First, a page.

Studying is one thing, but what happens after you pass the Engineer in Training exam?
With each state defining its own unique licensing process, it’s important to know now what the journey looks like post-exam to ensure no steps are missed along the way.
In this resource, we will help you build clarity around life after passing the FE Exam.
Becoming a Professional Engineer
Let’s start here.
Though there may be additional state-specific exams required, the Engineer In Training Exam (ie the FE Exam) is one of two exams that any aspiring engineer will take to become a licensed Professional Engineer.
All individuals on this path to licensure as a Professional Engineer must pass two NCEES-administered examinations, which are:
- Engineer In Training Exam (FE Exam)
- Principles and Practice of Engineering Exam (PE Exam)
The FE Exam and PE Exam are standardized tests written and scored by the NCEES and adopted by each state’s Board of Professional Engineers as a valid means of qualifying the competence of aspiring engineers.
The Engineer in Training Exam itself is 5 hours and 20 minutes long with 110 questions spanning a wide range of foundational engineering concepts.
After you pass the Engineer in Training exam, you will be deemed competent in the fundamentals of engineering and allowed to move on to the next step in the engineering licensing process.
What is the next step after passing the Engineer In Training Exam?
After you pass the Engineer in Training exam you will generally go one of two ways.
- Apply for your EIT Certification and become an Engineering Intern (or Engineer in Training)
- Gain the required engineering experience before applying to take the PE Exam
As mentioned, licensing requirements are not set uniformly across the board by the NCEES, but rather, by each state’s engineering board.
With that being said, most states have an Engineering Intern (or Engineer in Training) program.
If your state is one that does, then after you pass the Engineer in Training exam, you will move to submit an application to receive your EIT Certification.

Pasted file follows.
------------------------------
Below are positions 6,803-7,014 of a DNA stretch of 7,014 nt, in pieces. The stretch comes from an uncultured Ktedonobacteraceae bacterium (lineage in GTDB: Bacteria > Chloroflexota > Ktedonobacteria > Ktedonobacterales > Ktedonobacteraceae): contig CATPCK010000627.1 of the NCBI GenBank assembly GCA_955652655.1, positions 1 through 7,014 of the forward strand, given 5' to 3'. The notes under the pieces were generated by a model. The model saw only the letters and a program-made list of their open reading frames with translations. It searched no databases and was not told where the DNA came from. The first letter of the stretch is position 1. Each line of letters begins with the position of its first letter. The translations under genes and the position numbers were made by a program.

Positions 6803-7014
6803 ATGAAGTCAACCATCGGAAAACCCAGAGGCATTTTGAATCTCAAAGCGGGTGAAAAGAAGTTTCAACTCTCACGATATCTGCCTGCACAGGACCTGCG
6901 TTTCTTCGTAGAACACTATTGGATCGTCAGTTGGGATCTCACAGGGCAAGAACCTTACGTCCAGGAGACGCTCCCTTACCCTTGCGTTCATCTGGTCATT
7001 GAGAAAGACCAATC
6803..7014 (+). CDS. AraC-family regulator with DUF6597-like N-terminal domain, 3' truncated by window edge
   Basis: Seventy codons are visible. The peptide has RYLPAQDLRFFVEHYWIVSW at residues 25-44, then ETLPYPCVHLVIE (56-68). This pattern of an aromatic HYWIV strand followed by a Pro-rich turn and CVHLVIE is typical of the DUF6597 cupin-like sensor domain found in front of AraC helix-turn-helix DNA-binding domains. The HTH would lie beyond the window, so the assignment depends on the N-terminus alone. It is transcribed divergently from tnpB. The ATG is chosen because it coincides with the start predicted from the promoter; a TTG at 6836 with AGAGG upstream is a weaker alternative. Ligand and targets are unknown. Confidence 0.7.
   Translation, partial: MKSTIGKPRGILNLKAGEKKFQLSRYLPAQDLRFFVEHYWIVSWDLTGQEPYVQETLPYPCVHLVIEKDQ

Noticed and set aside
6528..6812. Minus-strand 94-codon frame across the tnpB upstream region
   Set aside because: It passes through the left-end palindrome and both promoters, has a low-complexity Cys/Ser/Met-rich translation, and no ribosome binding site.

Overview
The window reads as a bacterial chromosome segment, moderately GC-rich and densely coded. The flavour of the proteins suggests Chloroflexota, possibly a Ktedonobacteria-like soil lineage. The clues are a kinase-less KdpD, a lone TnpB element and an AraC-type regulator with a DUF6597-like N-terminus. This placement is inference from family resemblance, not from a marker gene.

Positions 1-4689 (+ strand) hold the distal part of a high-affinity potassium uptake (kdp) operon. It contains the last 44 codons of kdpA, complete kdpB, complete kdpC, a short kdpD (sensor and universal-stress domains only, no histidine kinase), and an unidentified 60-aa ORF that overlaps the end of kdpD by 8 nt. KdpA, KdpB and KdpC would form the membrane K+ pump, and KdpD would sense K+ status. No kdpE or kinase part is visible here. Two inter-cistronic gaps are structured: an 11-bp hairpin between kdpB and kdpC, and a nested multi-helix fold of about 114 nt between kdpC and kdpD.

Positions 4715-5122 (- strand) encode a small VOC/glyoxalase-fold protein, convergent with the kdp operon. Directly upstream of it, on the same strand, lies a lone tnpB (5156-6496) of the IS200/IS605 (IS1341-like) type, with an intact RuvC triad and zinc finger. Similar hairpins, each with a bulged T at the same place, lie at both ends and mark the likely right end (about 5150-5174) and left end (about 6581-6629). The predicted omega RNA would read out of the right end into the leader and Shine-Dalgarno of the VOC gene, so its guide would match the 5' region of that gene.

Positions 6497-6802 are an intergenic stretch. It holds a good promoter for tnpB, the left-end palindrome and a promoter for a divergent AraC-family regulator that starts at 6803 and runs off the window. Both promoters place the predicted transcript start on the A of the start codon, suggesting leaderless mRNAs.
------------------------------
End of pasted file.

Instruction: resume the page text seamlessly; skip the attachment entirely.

Though having the EI or EIT designation does not give you any additional legal benefits, it does bode well for your marketability as employers are often seeking to employ individuals that show initiative in their development as professional engineers.
As an EIT, you are also able to use the initials at the end of your signature which is kind of a cool milestone for one to reach.
If you live in a state that does not have an Engineering Intern program, like Michigan, then you will move to the next step in the licensing process which is to continue gaining the progressive engineering experience as required by your state to obtain eligibility to sit for the PE Exam.
Progressive engineering experience can be defined in a number of different ways, but in a general sense, if you are working under the supervision of a registered Professional Engineer then you are acquiring the appropriate experience.
Typically, the minimum experience required to apply for the PE Exam is 4 years, but it does differ from state to state and, in many cases, is dependent on the accreditation of the undergraduate program you graduated from.
Are these the only paths?
So are these the only possible paths to take after you pass the Engineer in Training exam?
In fact, some states allow you to take the PE Exam before the FE Exam – or at the same time.
Others require additional exams.
Or longer experience.
To be certain of the process in your specific state, be sure to visit this resource which will give you the latest requirements: